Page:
ECON30019 Behavioural Economics
|Dates & Locations:|| |
This subject has the following teaching availabilities in 2017:
Semester 2, Parkville - Taught on campus.Show/hide details
Timetable can be viewed here.
For information about these dates, click here.
|Time Commitment:||Contact Hours: Three hours of lectures and seminars per week |
Total Time Commitment:
Study Period Commencement:
Summer Term, Semester 1
|Recommended Background Knowledge:|| |
Please refer to Prerequisites and Corequisites.
|Non Allowed Subjects:|| |
|Core Participation Requirements:|| |
For the purposes of considering request for Reasonable Adjustments under the Disability Standards for Education (Cwth 2005), and Student Support and Engagement Policy, academic requirements for this subject are articulated in the Subject Overview, Learning Outcomes, Assessment and Generic Skills sections of this entry.
It is University policy to take all reasonable steps to minimise the impact of disability upon academic study, and reasonable adjustments will be made to enhance a student's participation in the University's programs. Students who feel their disability may impact on meeting the requirements of this subject are encouraged to discuss this matter with a Faculty Student Adviser and Student Equity and Disability Support: http://services.unimelb.edu.au/disability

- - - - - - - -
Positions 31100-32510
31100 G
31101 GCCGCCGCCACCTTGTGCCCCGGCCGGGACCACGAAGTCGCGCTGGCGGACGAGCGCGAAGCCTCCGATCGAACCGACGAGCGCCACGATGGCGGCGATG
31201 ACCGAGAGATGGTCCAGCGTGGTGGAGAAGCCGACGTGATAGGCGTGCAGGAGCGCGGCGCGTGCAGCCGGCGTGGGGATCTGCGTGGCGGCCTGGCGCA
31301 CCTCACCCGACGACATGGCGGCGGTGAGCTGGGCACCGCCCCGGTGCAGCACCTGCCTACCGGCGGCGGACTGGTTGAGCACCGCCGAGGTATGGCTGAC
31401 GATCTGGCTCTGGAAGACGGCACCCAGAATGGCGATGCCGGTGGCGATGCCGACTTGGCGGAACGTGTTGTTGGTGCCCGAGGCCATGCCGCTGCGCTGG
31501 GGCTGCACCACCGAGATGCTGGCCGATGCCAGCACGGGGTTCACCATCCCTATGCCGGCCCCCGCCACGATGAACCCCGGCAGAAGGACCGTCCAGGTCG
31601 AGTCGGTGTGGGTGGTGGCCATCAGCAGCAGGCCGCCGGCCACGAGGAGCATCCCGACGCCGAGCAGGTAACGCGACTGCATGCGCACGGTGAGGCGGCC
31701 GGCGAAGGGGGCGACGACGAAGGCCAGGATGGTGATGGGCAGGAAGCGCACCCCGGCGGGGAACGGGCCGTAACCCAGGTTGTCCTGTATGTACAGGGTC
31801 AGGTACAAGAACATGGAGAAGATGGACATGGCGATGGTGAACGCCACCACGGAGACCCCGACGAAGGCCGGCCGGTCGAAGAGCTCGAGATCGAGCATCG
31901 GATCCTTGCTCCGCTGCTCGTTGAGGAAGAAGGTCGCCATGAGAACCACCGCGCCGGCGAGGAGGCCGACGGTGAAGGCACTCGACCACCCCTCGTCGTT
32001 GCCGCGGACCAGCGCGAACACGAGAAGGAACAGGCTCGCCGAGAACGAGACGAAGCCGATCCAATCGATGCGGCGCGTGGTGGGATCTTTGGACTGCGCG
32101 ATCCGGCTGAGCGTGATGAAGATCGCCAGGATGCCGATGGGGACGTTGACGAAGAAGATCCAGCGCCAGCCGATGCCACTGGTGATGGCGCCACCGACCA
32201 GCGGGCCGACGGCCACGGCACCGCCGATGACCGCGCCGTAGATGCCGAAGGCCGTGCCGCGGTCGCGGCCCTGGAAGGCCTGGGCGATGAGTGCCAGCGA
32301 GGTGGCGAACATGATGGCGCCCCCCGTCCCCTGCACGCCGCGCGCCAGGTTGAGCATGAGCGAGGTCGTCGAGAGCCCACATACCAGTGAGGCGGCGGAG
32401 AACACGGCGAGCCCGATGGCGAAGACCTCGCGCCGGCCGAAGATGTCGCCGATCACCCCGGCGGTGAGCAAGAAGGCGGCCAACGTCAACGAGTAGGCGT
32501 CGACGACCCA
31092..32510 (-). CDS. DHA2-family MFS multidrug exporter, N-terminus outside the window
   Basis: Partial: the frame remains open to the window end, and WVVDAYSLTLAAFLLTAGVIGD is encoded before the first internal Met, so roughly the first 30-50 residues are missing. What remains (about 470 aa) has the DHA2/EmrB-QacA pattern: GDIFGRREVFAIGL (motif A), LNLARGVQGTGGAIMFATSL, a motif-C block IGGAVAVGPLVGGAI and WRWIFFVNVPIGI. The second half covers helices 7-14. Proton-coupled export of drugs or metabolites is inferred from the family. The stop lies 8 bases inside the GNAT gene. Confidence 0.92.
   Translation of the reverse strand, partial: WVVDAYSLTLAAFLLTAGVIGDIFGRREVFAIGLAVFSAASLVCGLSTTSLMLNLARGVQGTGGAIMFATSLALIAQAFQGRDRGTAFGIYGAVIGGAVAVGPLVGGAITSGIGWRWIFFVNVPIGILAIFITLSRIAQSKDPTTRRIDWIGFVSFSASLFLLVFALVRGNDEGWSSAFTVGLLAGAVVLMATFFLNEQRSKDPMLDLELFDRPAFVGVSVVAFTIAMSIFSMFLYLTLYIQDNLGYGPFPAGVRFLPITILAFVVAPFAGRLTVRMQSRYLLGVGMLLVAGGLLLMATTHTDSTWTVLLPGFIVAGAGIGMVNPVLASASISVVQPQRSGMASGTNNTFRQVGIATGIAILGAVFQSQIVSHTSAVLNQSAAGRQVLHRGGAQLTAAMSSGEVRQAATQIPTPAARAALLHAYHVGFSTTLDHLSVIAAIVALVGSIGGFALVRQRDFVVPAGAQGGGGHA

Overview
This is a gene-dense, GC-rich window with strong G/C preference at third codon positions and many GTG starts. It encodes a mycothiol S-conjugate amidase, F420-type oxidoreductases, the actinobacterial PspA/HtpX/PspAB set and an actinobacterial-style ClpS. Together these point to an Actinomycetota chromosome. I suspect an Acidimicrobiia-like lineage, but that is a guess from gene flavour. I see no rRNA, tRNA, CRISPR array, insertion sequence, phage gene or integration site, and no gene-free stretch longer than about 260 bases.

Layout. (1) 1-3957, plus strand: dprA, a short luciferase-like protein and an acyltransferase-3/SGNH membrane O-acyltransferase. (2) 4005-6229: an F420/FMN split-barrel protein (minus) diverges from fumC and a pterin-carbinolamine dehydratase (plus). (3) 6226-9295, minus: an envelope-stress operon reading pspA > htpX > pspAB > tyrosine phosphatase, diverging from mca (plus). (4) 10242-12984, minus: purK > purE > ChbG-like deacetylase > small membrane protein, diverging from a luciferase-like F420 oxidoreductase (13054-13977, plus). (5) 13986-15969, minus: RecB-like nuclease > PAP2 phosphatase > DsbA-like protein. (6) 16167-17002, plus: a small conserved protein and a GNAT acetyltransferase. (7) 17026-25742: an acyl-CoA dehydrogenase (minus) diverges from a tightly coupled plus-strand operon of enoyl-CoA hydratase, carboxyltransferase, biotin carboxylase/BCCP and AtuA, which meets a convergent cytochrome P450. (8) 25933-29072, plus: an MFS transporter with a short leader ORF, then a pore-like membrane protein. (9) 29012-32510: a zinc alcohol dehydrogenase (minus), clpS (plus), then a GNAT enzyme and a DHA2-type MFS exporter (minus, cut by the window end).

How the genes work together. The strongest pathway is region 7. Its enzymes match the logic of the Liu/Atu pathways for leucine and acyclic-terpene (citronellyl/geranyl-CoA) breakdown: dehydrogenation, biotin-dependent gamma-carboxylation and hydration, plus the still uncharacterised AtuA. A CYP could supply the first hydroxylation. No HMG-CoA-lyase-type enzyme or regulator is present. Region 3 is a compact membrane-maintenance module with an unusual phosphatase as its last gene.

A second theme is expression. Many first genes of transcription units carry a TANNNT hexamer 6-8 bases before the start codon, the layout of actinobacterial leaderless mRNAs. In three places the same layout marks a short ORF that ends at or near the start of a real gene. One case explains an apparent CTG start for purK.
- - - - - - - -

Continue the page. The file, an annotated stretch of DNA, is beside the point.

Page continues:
CoordinatorDr Guy Mayraz
|Subject Overview:|| |
This subject introduces students to empirical research demonstrating economically important patterns of behaviour that violate standard rationality assumptions, and to theorectical research aimed at capturing these behavioural patterns in tractable models. Most of the semester will be devoted to behavioural aspects of individual decision making, such as temptation and present-biased preferences, prospect theory, reference-dependent preferences, and over-confidence. We will also cover happiness research and behavioural public economics. This subject can be profitably taken alongside ECON30022, which in addition to the design of experiments also covers behavioural aspects of strategic interaction.
|Learning Outcomes:|| |
|Prescribed Texts:|| |
You will be advised of prescribed texts by your lecturer.
|Breadth Options:|| |
This subject potentially can be taken as a breadth subject component for the following courses:
You should visit learn more about breadth subjects and read the breadth requirements for your degree, and should discuss your choice with your student adviser, before deciding on your subjects.
|Fees Information:||Subject EFTSL, Level, Discipline & Census Date|
|Generic Skills:|| |
|Master of Applied Econometrics |
Master of Commerce (Finance)
Master of Economics electives